The Breast Cancer Checklist

For the Media


Scientific American Molecules to Medicine Blog, October 11, 2012, by Dr. Judy Stone

“I am extremely impressed by Fern's thoroughness and the ease of use of her book. Her suggestions are applicable to many cancer or general surgical patients. The Breast Cancer Checklist is chock full of great ideas for women and their families! Many are things that I wouldn't have occurred to me or that I haven't seen elsewhere.

The Breast Cancer Checklist is a great resource and contains a wealth of practical information. I will suggest it to my oncologist friends for all their patients, not just those with breast cancer.”

Marijke: Nurse Turned Writer Blog

“Fern Reiss is the author of The Breast Cancer Checklist, a new book that she wrote to help people who have been just diagnosed with breast cancer. But it's more than that. It's also a good book for people with cancer, period. … I think [it] is a valuable and much-needed resource for people who are embarking on their cancer-treatment journey.”

Press Releases

New Breast Cancer Checklist Book Offers Easy-to-Use Checklist System for Managing Treatment

(BOSTON)—With National Breast Cancer Awareness Month just around the corner, the new Breast Cancer Checklist book by Fern Reiss offers an easy-to-use guide with checklists for what to do before, during, and after breast cancer surgery, chemotherapy, and radiation. It covers a range of medical, personal, and practical advice, including:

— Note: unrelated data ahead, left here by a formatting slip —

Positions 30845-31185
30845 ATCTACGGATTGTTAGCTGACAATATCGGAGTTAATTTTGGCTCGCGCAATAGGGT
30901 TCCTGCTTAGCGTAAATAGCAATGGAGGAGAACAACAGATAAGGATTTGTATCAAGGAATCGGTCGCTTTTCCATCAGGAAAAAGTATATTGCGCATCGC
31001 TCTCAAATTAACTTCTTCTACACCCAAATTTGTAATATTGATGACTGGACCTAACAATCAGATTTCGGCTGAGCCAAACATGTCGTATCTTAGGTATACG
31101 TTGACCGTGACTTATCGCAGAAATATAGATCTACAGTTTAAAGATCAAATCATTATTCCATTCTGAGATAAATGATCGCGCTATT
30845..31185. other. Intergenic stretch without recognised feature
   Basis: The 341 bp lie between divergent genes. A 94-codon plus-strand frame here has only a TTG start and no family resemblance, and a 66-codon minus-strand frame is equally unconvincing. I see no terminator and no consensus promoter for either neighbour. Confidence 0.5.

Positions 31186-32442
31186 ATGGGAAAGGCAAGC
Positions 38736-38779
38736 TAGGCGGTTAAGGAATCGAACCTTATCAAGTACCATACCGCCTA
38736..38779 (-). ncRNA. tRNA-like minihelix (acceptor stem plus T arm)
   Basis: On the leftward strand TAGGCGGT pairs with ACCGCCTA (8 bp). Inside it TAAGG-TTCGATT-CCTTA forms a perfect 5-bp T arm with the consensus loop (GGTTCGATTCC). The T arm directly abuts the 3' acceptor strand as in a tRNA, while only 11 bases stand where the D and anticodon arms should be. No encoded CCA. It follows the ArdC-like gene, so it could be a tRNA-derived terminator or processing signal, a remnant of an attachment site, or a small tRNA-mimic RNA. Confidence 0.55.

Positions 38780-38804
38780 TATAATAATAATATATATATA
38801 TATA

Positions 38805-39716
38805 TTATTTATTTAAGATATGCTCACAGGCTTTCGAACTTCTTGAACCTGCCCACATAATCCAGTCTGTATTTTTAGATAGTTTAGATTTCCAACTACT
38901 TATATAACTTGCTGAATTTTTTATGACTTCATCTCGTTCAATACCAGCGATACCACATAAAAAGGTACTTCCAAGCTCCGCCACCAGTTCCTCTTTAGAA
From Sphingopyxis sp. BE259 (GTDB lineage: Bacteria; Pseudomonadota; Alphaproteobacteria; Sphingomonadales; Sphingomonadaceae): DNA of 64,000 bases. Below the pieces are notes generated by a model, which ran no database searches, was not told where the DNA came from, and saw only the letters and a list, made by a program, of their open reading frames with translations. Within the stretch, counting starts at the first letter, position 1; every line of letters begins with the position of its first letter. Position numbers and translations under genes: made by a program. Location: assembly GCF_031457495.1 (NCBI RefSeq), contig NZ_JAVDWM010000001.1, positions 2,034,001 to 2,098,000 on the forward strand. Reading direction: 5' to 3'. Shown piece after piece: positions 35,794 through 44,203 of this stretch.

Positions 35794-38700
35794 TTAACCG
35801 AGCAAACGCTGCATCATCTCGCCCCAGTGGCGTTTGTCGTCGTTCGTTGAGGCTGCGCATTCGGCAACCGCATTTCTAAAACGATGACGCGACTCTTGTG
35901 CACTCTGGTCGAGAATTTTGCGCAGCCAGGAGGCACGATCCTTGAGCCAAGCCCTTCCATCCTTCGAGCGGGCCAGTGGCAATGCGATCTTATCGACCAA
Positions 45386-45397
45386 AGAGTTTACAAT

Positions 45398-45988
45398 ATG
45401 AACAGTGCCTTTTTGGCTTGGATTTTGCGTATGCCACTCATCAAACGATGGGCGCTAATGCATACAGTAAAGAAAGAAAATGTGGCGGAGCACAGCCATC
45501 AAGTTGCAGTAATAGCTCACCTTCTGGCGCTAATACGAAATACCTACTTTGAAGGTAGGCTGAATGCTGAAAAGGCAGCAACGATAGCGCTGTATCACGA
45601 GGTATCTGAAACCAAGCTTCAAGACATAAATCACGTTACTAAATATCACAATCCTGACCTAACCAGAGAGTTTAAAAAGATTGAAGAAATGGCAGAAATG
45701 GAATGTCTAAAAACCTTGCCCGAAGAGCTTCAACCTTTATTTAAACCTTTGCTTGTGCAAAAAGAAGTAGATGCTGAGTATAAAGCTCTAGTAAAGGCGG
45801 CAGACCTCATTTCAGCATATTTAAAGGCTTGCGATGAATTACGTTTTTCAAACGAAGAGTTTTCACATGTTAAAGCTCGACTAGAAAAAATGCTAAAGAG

• Get a dental appointment before you start treatment, when you'll be immuno-compromised
  • Talk to your surgeon about cryo-preserving your tumor, so that should you ever need it for a personalized cancer vaccine, you have the option available
  • Schedule your surgery for the second half of your menstrual cycle, which improves outcomes
  • Talk to your child's teachers, so they're alert for mood swings or special needs
  • On plane flights, wear a compression sleeve to prevent lymphedema
  • Try a netted bath loofah, instead of a heavier prosthesis, for swimming; they're very light and dry more easily
  • Avoid grapefruit and echinacea, both of which impede the effects of chemotherapy
  • If you're taking tamoxifen, avoid soy, which can stop tamoxifen's ability to halt tumor growth
  • Sign up for a meal organizing system like so friends and family can help in providing your food needs
  • Check into whether you're entitled to 12 weeks of medical leave without losing your benefits or position
  • Sign up for one of the dozens of free spas or retreat vacations available to breast cancer survivors

The book's easy-to-use checklists track personal information such as medical, insurance, and scheduling details, as well as covering not-to-be-missed details of lymphedema management, infusion ports, tamoxifen, herceptin, and managing work during treatment.

Reiss, who was diagnosed two years ago, began working on the project when she couldn't find a book that would get her through treatment. “There are many exhaustive - and exhausting! - books on breast cancer,” she said, “but I couldn't find any that just told me what I needed to know and let me track the myriad of details easily.”

The book includes everything from checklists of equipment and clothing designed to make your life easier, to freebies including free restaurant meals, free housecleaning services, free headcoverings and makeup, and free retreats and spa vacations available to breast cancer survivors.

Find it in bookstores, via Amazon, and at


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